… overlooked.  Brain injury, drunk driving, gun-play — the sorts of activities significant numbers of high-profile-sports student athletes engage in — these things get less attention than bogus courses and friends with impermissible benefits, etc.

UD isn’t sure why, given the obviously greater drama of that first list… Maybe it’s because some of that stuff hasn’t happened yet, as it were (eventually some players will probably die of football-inflicted brain injuries…), and while the other stuff (drunk driving, gun-play) does happen here and now  it usually  doesn’t end up actually killing anyone.   Plus millions of Americans play with their guns and get drunk and get into fights and all.  Big deal.

The other stuff, the academic stuff, can have all sorts of NCAA implications, which can hurt team performance, etc.  It can hurt eligibility.

Thus Luke DeCock, a Kansas City  Star writer, notes how bizarre it is that the latest fuckup on a University of North Carolina sports team is in trouble for hanging out with a professional agent and possibly taking gifts from him and all, but no one seems to care that a gun was found just outside the car he was driving when he was recently arrested.

Drive around with a 9 mm handgun and nine rounds of ammunition … and you’re asking for real trouble. That was also found outside Hairston’s car, and while the police said Wednesday they don’t anticipate any additional charges against Hairston, there’s still no explanation for the gun. That’s the really worrying thing about this entire episode.

NCAA violations very rarely put lives at risk. Guns kill.

There have been 14 homicides in Durham in 2013 already. It’s an unchecked epidemic of violence, too much of it taking place in the same neighborhood where Hairston and his friends were arrested.

Read more here: http://www.kansascity.com/2013/07/13/4343372/luke-decock-for-college-athletes.html#storylink=cpy

As DeCock writes:

Not to be deliberately obtuse, but while rental cars and parking tickets have added a whiff of conspiracy to P.J. Hairston’s troubles, isn’t the bigger issue that a gun was found outside the car the North Carolina basketball star was driving when he was arrested?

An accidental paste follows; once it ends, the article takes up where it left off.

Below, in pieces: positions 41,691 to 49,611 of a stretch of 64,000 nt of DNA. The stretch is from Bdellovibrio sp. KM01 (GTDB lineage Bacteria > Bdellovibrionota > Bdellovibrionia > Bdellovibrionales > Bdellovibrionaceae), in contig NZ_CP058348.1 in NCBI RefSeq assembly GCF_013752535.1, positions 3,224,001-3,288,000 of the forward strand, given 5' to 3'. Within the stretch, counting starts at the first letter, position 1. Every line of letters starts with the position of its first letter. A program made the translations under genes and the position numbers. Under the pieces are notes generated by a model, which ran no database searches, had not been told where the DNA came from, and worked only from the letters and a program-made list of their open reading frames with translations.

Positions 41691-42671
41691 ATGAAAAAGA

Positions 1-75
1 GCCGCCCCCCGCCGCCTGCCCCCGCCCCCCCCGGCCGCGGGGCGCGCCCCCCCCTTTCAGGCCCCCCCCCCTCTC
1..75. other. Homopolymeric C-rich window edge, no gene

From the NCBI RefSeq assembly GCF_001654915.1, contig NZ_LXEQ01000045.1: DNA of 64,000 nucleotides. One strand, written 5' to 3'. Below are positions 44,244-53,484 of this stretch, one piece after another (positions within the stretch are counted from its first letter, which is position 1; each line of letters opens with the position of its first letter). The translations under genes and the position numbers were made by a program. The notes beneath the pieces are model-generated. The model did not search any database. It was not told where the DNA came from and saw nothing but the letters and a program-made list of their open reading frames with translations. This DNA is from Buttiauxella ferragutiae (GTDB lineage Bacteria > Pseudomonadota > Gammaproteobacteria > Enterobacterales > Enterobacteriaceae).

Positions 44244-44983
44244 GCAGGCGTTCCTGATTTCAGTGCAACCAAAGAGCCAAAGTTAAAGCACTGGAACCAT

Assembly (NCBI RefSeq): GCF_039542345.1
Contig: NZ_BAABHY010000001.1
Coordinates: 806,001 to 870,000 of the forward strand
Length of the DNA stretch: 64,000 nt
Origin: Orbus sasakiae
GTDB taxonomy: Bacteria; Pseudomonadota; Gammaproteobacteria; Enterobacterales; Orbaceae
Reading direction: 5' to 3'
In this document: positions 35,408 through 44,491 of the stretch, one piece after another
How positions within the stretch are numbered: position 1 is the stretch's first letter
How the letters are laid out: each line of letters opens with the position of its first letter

Read more here: http://www.kansascity.com/2013/07/13/4343372/luke-decock-for-college-athletes.html#storylink=cpy

Apparently it’s being obtuse to believe that the weaponry student athletes are carting around is more disturbing than the mysterious Yukon SUVs they’re driving. I mean, unavoidable bottom line here seems to be that we don’t much care whether they kill themselves or even us; we care that their team remains eligible.

I think this is how you get to Aaron Hernandez.

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One Response to “The whole this-could-kill-you-and-other-people-too aspect of big-time university football and basketball is routinely…”

  1. charlie Says:

    When Bobby Bowden was still head coach at Florida State, he made news when he told his players that they had to deposit their guns with him during practice, and pick them up later, when they left. Apparently at FSU, if you’re a footballer, it’s verboten to carry a gun to practice or have one in your car, but at all other times, it seems just fine. FSU bright lights tried to excuse it by saying that quite a number of players are hunters, so they’ll carry guns with them. But who hunts anything with a handgun, unless your prey is human.

    Let’s face it, many of our athletes are bangers and dealers, who carry guns as part of their trade. What’s amazing is that fewer of these aholes haven’t been killed. The question is, if the actual situation was to become manifest to the general public, would they care? It seems that, as long as they win, no, they wouldn’t. Moral bankruptcy is what it’s called, and, and higher wins to loss ratio is worth the criminality, and occasional dead suspect….

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